Pop Quiz: What Does It Really Cost to Run an ICT for Education Program?

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As part of USAID’s Education Strategy and its goal of improved reading skills for 100 million children in primary grades, USAID mission staff wanted to know what it might cost to take an evidence-based early grade reading intervention to scale; and both USAID missions and host country government staff want to know what it might cost to sustain an early grade reading intervention once taken to scale.
As a result, RTI International developed Early Grade Reading Costing Templates and Guidance to help implementing partners account for the cost and cost-effectiveness of USAID’s incremental funding, which is usually layered on top of existing host country government efforts and expenditures. So there is no calculation of the costs for the host country’s education system investment.
What Are Early Grade Reading Cost Categories?
RTI developed three broad cost categories for education programs to help USAID and Ministry staff know the composition of program costs in order to inform future planning and budgetary decisions.
Management and associated technical costs.
Management costs are those associated with running the project through which the technical work is being provided. This category would include much of the cost of the project office, the labor cost of the project’s finance director, home office, etc. Associated technical costs are those tied to the provision of technical labor, such as the transportation, lodging, and per diem costs tethered to the provision of a short term technical advisor and the housing costs associated with the provision of a long term technical advisor.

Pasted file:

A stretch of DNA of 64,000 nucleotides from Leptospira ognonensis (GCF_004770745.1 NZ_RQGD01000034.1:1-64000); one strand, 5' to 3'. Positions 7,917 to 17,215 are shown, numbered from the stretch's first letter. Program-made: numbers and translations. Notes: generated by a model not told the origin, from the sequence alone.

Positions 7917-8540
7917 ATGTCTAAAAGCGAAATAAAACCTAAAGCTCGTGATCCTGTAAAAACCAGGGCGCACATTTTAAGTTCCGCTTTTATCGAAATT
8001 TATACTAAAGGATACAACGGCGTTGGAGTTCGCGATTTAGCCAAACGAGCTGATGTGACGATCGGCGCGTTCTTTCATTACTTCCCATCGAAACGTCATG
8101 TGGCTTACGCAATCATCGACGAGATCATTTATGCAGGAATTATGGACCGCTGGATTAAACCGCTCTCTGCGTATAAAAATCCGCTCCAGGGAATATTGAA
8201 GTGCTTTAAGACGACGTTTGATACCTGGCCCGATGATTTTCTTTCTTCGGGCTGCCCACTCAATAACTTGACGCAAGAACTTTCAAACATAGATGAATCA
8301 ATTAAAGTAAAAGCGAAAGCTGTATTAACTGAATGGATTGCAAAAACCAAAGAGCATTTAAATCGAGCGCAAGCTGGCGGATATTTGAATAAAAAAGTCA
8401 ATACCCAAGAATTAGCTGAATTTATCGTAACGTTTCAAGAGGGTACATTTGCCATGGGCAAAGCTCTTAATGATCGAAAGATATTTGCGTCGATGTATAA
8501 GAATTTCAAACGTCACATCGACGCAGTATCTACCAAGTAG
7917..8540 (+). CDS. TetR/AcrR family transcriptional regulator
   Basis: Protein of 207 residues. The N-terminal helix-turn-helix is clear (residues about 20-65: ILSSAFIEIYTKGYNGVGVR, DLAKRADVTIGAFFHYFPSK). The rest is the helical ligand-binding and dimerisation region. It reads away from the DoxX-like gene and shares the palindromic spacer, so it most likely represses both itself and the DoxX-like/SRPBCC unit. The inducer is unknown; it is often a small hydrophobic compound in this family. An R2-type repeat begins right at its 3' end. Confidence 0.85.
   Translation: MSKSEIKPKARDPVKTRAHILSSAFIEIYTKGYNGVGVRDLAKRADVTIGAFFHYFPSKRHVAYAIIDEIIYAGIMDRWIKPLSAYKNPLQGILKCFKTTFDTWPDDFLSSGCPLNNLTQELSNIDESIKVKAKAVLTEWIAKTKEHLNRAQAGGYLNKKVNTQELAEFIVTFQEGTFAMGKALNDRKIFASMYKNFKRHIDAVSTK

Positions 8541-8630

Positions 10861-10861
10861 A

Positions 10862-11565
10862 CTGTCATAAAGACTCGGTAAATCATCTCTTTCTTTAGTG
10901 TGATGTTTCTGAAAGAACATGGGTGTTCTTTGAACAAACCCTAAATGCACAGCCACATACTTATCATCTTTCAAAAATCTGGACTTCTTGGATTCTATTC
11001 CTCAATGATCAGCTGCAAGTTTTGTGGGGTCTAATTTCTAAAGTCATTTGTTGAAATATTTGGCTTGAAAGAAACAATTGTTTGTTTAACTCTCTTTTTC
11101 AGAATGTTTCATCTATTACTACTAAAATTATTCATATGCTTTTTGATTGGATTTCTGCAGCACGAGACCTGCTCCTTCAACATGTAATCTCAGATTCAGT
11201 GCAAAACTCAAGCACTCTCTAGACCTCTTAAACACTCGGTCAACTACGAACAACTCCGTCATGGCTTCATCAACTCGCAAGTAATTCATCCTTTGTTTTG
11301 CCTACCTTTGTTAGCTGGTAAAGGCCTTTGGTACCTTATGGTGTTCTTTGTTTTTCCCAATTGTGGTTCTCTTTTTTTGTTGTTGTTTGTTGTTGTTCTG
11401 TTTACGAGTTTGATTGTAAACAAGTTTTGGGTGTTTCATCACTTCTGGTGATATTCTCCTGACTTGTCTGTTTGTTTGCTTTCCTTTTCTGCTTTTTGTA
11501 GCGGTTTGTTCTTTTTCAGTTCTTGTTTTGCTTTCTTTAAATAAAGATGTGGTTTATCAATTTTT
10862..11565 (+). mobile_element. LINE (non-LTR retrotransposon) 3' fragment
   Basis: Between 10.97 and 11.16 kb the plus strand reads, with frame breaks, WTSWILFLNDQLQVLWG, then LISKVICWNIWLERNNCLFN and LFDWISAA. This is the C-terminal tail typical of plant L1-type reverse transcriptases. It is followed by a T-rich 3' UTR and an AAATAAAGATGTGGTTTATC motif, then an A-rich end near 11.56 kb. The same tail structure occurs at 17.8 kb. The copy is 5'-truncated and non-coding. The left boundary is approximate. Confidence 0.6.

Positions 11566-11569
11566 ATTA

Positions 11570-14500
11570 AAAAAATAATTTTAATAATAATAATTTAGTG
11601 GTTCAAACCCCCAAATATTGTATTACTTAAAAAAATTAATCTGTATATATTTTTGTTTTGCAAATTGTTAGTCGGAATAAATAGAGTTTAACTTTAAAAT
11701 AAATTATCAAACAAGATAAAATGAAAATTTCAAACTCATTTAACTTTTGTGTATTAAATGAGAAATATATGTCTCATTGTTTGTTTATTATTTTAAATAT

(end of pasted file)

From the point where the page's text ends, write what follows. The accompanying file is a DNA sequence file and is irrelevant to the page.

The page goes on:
Development costs
Costs of developing all of the materials, survey instruments, training programs, etc. Once developed, these materials are assumed to become the property of the host county government and would therefore not need to be redeveloped (only recurrent costs associated with printing would need to be included under the “implementation” category below).
Implementation costs
Costs associated with the implementation of the program. This cost category is of primary interest to USAID and host country government staff as it can inform future budgets and designs for scale up. The total implementation cost is also used to generate the cost effectiveness ratio.
What Are Early Grade Reading ICT Interventions?
As part of the All Children Reading Grand Challenge for Development (ACR GCD), a series of competitions leveraging science and technology to create and apply scalable solutions to improve early grade literacy in developing countries, grantees were free to experiment with ICT4Edu interventions to provide different levels of reading content to students, and the technologies facilitated individual student advancement.
Grantees incorporated a wide range of technologies into their projects, including hardware such as feature phones, smartphones, computers, tablets, and FM radio, or various assistive devices, including DAISY3 players, braille embossers, Jot-a-Dot portable braillers, and others, to support students who have low vision or are blind and their educators.